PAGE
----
In the elementary schools, we are asked to solve equations with
assumption
that
operators are already known. For example: 4 + X = 5, or 6 - X = 9, etc.,
mostly
with the already defined operators, like PEMDAS. This is is damaging to
our curiosity and creativity, as our minds are forced to
live in someone's
single
computational universe.

However, what's more useful in real life, is the creativity and operation
search.
So, instead of providing "+", "-", "*", ... as given, teach kids to do operation
search
to satisfy conditions defined by the equality sign.

For example, 4 ? = 5, meaning, -- what can we do with 4 to get 5. Or 6 ? =
9 --
what can we do with 6 to get 9? Now, replace the numbers with real
situations in
kids' lives, and teaching operation search math can help them, fostering
their
creativity rather than life in one axiomatics of mathematics.

And, perhaps the question mark is not the best symbol here, as it is
directional. Something like an infintie-dimensional circular question mark
around one side of equation would be more appropriate...

It's going to generate confusion and ambiguity, and may actually inhibit learning.

The problem is that the notation and symbology isn't confined to mathematics. Those symbols are used in computation, as arguments to search engines and the like.

You either add new symbols (demanding more learning) or assign additional meanings to existing symbols (confusing and context-sensetive).

I don't think so. The practical solutions to their everyday lives may
actually make them get those solved, and then have time for other kind
of equations. Solving what matters, not what's on textbook, is top
priority, and most rewarding, thus, facilitating learning. Like, usefulness
of learning to ride a bike, encourages further learning...

// Those symbols are used in computation, as arguments to search
engines and the like.

// additional meanings to existing symbols (confusing and context-
sensetive)

Can you elaborate on these, as, for your pre-trained mind, the symbols
may already have some meaning, unlike for a kid without much
knowledge, say, in GOFAI and grounding propositions.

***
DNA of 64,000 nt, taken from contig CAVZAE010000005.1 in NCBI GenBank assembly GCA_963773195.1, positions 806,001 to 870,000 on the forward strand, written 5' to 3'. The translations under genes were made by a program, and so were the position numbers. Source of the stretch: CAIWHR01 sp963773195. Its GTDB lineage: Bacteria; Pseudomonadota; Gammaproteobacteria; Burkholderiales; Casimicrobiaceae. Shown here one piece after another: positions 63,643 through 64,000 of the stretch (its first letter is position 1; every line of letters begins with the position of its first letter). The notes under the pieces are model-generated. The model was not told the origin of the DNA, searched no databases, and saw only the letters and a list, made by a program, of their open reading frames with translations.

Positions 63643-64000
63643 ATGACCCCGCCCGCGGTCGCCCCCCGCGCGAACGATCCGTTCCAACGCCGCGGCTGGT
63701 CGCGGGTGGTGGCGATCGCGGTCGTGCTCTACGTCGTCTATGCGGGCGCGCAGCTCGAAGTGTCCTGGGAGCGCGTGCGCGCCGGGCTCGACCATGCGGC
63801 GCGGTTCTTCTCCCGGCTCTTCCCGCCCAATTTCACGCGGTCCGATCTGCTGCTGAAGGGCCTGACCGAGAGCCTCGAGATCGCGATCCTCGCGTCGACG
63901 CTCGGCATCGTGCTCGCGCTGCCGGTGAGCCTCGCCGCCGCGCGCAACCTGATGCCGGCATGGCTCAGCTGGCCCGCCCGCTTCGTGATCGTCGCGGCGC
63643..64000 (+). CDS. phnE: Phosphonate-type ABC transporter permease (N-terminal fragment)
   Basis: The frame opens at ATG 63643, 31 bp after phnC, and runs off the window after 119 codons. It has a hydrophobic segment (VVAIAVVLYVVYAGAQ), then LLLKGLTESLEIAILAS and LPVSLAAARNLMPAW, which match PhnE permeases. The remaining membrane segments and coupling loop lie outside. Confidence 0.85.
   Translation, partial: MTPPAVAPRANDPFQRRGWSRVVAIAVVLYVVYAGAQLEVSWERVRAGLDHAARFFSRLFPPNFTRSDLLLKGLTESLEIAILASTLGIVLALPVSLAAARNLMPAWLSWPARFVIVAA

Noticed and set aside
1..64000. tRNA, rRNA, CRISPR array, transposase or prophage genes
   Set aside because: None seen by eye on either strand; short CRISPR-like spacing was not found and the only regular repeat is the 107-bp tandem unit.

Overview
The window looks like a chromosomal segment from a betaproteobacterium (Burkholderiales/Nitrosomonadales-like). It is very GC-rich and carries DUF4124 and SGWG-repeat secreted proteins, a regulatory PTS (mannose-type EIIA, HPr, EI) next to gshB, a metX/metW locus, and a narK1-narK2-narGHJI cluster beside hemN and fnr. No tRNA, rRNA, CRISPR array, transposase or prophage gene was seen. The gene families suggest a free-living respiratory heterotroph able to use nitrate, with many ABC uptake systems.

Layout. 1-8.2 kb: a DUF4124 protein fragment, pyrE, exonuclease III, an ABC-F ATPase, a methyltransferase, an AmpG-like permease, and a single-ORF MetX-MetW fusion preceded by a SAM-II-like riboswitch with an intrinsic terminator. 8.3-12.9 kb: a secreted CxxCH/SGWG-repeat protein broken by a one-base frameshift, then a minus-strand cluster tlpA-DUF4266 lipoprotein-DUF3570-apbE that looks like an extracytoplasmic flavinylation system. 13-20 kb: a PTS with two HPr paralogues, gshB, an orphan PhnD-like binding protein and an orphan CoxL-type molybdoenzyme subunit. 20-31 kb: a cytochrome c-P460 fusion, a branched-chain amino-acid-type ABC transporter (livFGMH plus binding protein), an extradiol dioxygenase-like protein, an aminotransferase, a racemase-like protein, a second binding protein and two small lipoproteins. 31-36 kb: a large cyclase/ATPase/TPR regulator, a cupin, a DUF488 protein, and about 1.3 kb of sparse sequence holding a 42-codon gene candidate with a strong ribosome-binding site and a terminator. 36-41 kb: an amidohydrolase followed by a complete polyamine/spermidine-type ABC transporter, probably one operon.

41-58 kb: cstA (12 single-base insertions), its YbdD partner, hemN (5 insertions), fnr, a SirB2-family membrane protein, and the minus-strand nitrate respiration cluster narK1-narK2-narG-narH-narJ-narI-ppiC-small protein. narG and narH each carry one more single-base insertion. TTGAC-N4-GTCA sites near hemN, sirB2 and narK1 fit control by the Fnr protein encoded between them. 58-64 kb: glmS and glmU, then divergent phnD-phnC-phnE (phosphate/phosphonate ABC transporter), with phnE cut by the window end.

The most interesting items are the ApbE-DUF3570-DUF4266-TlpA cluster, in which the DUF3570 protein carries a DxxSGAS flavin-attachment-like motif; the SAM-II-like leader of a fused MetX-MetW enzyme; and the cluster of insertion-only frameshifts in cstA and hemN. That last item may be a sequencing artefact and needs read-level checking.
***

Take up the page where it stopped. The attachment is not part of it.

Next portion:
And, making kids useful to how OUR specific minds are working (boxing
them into our thinking), so they can work for us, is not a very noble
cause. I'd go for diversity, and letting kids discover their new ways.

And, if you read the bottom line of the idea more closely, you see, that what I proposed is not a reuse of
particular symbol, but "a symbol" for operation search requirement, where "?" is not the best option.

//This is is damaging to our curiosity and creativity//

No it isn't. In fact, quite the opposite. I remember first
coming across propositional logic (and then first-order
predicate logic) as an undergraduate, and thinking "Where
have you been all my life?" That's because, from quite
early in childhood, I had had trains of thought which could
be described in the language of formal logic - but, because
I had not been taught this language, I had no way of
sharing these thoughts with others, nor even of developing
them in my own head.

Now, if I had been taught the language of formal logic at
the same age at which I had been taught the language of
arithmetic, I would have been able to take those thoughts
and run with them, instead of just stewing in frustration.

If you don't give children tools of this kind, you're not
liberating them; you're crippling them.

I get that you're trying to stimulate higher orders of
reasoning (meta-reasoning, if you like) - but, to do that,
you need first to establish lower orders of reasoning to
build on. Have you read "Goedel, Escher, Bach"?

// No it isn't. In fact, quite the opposite. [...] if I had been taught the
language of formal logic at the same age at which I had been taught the
language of arithmetic, I would have been able to take those thoughts
and run with them. //

I could say the same about integral calculus or differential equations.
But, I could not say that about my friend <Q>. She would have found
the valence bond theory and molecular orbital theory empowering her
creativity. Yet learning of something else, like integral calculus,
premature and not as empowering, perhaps making her ask "why do I
learn that?".

Knowledge being instrumental, it is an imperative to teach the most
general-purpose tools that we have in our arsenal, and the standard set
of operations are not them. Search for operations is. We do that every
time we think of new idea here on Halfbakery -- an idea is essentially
some operation X to be applied to a situation F to obtain an outcome
Y, i.e., X, such that F X = Y, that is a solution to F ? = Y.

// I get that you're trying to stimulate higher orders of reasoning (meta-
reasoning, if you like) - but, to do
that, you need first to establish lower orders of reasoning to build on. //

It is my experience, that to learn modern mathematics, you need to
follow the prerequisites very
thoroughly, because results build one on top of another, and unless
you're a genius that can reinvent entire fields of
mathematics spot-on, or have read literature on the background topics,
you'll be unable to follow. This idea is not to refute that pyramid of
knowledge. It's to extract
certain results, that, after all, do not
require knowing the lower orders of reasoning, because operation
search is so fundamental to
intelligence and life, that it coincides with search for actions ("what to do
to..?"), and would be
natural for kids to comprehend.